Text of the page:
Some ICC profile questions:
5 or 6 years ago, because of some issues with version 4 profiles and Photoshop, I started making V2 profiles, and have continued to make all my printer profiles as V2 up to now. (FWIW, I use the i1 Photo 2 Pro, and about 2K patches.) Yesterday, however, I decided to re-cal and re-profile my monitor and did it as V4. Looks fine.
(here's why V4: http://www.color.org/advantagesv4.pdf)
However, I now have almost 2 dozen color icc printer profiles in v2 format.
So two questions arise:
are there consequences to using a v4 monitor profile and v2 printer/paper profiles? Judging by the pdf referenced above, the answer is "it's likely" if I'm reading it correctly, but I thought someone here might have some real-world experience in this. (My guess is that a mix of V4 and V2 "breaks" the benefits of V4 during output.)
Which then posits the second question:
is it possible to convert v2 profiles into v4?
(I'm afraid I know the answer to this one, unfortunately. I turned to ColorThink, and could not find a "convert" command. Maybe there's other specialized software that can do it? I'm on a Mac.)
If no one knows, I'll just bit the bullet, and recreate my printer/paper profiles as V4, and let you know what I find. If, after I do the first one, it appears there is enough difference to justify it, I'll remake the others (altho I'd much prefer to be doing other things for the next several days... ;-)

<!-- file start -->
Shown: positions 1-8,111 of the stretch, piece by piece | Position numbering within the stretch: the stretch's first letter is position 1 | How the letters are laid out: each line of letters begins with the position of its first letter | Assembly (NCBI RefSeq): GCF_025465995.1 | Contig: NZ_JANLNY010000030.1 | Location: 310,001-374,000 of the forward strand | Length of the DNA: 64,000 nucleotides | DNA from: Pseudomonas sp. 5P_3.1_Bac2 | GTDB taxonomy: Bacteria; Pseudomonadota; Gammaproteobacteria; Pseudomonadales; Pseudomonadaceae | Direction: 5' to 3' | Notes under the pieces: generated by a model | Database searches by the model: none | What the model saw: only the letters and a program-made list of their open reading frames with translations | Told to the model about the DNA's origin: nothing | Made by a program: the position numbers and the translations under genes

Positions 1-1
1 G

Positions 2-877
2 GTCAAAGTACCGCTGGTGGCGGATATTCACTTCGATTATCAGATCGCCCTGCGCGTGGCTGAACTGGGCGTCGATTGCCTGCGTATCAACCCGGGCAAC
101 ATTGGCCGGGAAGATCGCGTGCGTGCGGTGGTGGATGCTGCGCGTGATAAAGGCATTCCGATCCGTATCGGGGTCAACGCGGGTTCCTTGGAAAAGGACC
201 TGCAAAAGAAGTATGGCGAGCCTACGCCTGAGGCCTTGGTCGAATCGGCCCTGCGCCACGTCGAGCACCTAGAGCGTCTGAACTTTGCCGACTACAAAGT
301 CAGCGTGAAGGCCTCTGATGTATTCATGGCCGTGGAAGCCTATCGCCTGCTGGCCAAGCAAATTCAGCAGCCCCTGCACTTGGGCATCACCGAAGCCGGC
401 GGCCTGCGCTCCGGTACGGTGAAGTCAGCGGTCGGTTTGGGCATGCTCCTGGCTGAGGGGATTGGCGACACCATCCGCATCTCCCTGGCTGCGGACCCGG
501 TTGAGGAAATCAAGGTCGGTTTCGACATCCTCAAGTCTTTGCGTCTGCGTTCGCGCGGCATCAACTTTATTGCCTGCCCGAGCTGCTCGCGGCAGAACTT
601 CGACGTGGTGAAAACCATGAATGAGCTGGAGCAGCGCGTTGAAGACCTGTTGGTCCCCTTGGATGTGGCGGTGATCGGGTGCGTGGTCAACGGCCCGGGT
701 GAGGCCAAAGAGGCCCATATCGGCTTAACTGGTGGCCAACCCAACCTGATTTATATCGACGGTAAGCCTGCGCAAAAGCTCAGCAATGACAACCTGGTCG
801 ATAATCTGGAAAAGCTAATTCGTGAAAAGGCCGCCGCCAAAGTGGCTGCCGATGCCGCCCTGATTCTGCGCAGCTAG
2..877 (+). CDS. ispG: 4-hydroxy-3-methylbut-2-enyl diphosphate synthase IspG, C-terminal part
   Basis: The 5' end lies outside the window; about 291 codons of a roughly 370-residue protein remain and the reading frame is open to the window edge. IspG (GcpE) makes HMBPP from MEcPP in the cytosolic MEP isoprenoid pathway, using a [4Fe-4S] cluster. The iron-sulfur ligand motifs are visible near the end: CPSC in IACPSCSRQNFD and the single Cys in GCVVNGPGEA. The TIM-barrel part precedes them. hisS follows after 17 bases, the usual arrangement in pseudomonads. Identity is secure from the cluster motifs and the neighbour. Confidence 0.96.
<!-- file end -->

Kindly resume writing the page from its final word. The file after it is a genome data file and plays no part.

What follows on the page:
At least I don't have to deal with v2 vs v4 with my Piezography curves!
Tracy Valleau, moderator
So, I'll answer myself...
...and if I'd thought about it a bit more, I'd have been able to answer #1. If my understanding of how profiles work is correct, it would have been obvious. The both profiles are created as a comparison to the profile connection space, but when the conversion is run, the pcs is removed from the equation, and the translation is direct from the monitor to the printer. Changing either one of them will throw that direct connection out of sync.
And indeed it did, and very obviously. In my quick test, the reds all became more orange; orange became more yellow, and so on.
So: I do indeed need to redo the paper profiles. (Sigh.)
V4 vs V2: ColorThink shows a 1% greater gamut volume on the monitor; and almost 10% greater on the paper.
All of this is of course limited to just my one particular test, but I point it out to note that the distinction between v2 and v4 is real and visible.
FWIW & YMMV
Tracy Valleau, moderator